The fact I can change one into the other by a linear process shows that mixing can be described by a linear superposition. The mixing and adding equations are the same kind of mathematical object.

    I have produced several experimental situations as well as the math to demonstrate that these are equivalent.

    You have provided a number of examples that have only supported my case.
    You have provided an authoritative reference in a popular physics text whose authors agree with me.

    So it remains with you to demonstrate your assertions.

    That the mixing case is different mathematically from the adding case.
    That there is no change in frequencies involved in one but there is in the other.
    Please be clear about your definitions, and cite references.

    Of course we can certainly leave it there :)
    (I still think we are in agreement - but are using the words slightly differently giving the appearance of a disagreement. In which case, we can agree to agree xD)

    Well it's been exercise. At least we have demonstrated how to have a gentlemanly scientific debate without acrimony.

    Since you have expressed a desire to let matter lie, I have answered your challenge as an afterward:

    A challenge!
    In the spirit of illustrating how I am using the language above:

    [itex]f_{LO}=f_{RF}\pm f_{IF}[/itex]

    Well that was easy.

    But you want the messy details I'm guessing ... right. It's not good enough to just do this, I have to demonstrate that this comes from a linear superposition of the waveforms?
    <rolls up sleeves>

    In general the incoming AM signal will be something like:[tex]s_{rf}(t)=A[1+g(t)]\cos(2\pi f_{rf})[/tex] ... so g(t) is the data-stream we want to recover.
    Using low-side injection - after mixing we get:
    [tex]s_{if}=s_{rf} s_{lo} = s_{rf}\cos{(2\pi f_{lo})}[/tex]... this is the multiplicative "mixing". So lets explicitly multiply it out.
    [tex]s_{if}=A[1+g(t)]\cos(2\pi f_{rf})\cos{(2\pi f_{lo})}[/tex]... I can describe this equation as the linear superposition of two waves:
    [tex]s_{if}=A[1+g(t)]\big ( a_1 s_1(t)+a_2 s_2(t) \big ): \qquad a_1 = a_2 = 1/2; \; \; s_1 = \cos{2\pi (f_{rf}+f_{lo})}; \; \; s_2 = \cos{2\pi (f_{rf}-f_{lo})} [/tex]

    i.e. [itex]s_{if}=\frac{1}{2}A[1+g(t)]\big ( \cos(2\pi f_0 t)+\cos(2\pi f_{if} t) \big )[/itex]

    This is the IF output expression explained in terms of a linear superposition of two signals.

    At this stage no electronics has been used to physically separate these waves - this is entirely a mathematical description of the actual multiplied waveform as a linear superposition. I can use this to predict that I need to design a band-pass filter to exclude f0 from the IF signal if I want a decent IF to send to demodulation.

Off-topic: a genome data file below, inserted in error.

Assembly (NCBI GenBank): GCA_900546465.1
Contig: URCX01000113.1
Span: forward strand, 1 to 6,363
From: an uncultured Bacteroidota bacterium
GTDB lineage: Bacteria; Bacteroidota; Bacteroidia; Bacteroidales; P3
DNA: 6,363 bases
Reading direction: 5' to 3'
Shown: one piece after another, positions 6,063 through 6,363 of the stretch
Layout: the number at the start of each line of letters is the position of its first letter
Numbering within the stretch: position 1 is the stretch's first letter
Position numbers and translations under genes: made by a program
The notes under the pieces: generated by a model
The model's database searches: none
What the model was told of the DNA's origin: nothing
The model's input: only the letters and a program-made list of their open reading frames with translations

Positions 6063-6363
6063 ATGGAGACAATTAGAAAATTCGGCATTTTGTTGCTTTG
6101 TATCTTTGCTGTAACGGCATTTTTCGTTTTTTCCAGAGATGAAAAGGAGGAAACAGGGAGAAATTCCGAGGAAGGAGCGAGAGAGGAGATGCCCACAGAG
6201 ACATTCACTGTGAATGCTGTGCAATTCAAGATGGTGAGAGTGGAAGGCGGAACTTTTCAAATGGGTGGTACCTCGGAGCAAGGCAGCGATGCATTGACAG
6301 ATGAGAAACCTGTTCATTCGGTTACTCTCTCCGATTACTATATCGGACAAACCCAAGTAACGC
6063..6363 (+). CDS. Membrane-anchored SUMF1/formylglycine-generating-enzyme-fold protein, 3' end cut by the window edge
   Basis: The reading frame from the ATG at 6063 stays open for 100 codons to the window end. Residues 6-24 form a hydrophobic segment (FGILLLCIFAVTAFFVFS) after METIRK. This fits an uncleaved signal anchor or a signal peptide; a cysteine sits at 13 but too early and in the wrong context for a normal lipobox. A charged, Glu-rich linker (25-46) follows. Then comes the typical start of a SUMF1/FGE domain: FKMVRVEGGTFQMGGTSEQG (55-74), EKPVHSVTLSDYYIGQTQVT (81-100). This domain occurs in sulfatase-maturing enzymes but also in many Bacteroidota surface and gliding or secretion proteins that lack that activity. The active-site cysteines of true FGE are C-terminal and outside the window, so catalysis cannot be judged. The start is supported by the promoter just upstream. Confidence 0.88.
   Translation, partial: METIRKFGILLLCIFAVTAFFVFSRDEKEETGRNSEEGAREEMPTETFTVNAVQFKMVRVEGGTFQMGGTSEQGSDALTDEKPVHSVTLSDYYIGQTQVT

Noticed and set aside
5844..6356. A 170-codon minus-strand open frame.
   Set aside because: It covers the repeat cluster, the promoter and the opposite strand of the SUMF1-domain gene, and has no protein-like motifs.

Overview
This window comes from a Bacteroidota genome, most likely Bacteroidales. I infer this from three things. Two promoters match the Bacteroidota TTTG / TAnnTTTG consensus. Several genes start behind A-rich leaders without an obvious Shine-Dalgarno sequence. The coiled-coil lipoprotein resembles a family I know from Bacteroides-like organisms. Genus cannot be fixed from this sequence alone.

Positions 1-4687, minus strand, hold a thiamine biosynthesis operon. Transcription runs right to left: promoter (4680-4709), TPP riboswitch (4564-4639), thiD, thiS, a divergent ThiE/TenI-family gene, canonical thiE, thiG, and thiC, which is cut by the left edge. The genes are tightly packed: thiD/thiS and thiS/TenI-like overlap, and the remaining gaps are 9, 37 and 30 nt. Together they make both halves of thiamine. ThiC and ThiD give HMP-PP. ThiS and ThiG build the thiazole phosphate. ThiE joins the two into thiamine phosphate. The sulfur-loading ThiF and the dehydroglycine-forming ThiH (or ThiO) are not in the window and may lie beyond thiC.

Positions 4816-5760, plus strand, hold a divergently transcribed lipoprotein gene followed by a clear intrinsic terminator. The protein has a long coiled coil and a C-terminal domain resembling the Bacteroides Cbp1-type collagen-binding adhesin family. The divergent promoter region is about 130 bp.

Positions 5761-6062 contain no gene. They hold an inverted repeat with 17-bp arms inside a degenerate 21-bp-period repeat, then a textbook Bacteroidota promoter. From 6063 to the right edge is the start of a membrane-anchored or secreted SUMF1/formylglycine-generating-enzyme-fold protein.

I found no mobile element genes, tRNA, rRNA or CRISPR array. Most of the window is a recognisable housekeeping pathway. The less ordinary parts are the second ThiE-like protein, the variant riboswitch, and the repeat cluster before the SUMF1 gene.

iirc: the strategy is to tune flo so fif falls in the region passed by the BPF. The BPF has to be wide enough to pass the desired sideband of the IF signal but narrow enough to exclude the undesired sideband for the entire operating range of the reciever.[2]

    This has worked on every circuit I have ever built.
    Of course, things are never this ideal - real-life carrier waves are seldom a single frequency for eg. This would be an ideal mixer operating on an ideal signal.

    The process by which the IF signal is arrived at in the mixer is non-linear - but the before and after picture is still described by the equations shown. You can see this in the mixer's signal response for eg. It's a bit like how conservation of momentum ignores the fine details of what happens during a collision - concentrating on the before and after pictures.

    I have noticed that the mixing process is often referred in engineering books as "beating" the RF and LO signals. Accessible example - in the context of RADAR..

    [1] http://www.usna.edu/EE/ee354/Handouts/Superhet_Handout.pdf
    [2] this is usually considered college level electrical engineering or electro-physics - the cliff-notes version for the non-college student: A classical radio receiver tunes the entire circuit so it's resonant frequency is close to the desired incoming signal: the radio station frequency. The super-het receiver, instead, tunes the incoming signal to something close to the receiver's resonant frequency ... sort-of. The process has application in anything to do with radio - RADAR for eg and radio astronomy. Almost all modern radio communication uses this method, and it is not restricted to AM (that's just the easy case).
  17. Dec 16, 2011 #16

    rude man

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    1. Superposition process (linear):

    sin(2πf1t) + sin(2πf2t)

    Original frequencies f1 and f2 retained
    No new frequencies generated
    (so not a good way to generate an IF)

    2. (One form of ) mixing (non-linear process, and the OP’s problem as stated):

    sin(2πf1t)*sin(2πf2t) = (1/2)cos2π(f1-f2)t – (1/2)cos2π(f1+f2)t]

    Original frequencies disappear
    New frequencies |f1-f2| and (f1+f2) generated
    Good way to generate an IF: f1 = RF, f2 = LO, |f1-f2| = IF

    I don’t need any references. This is high school trig.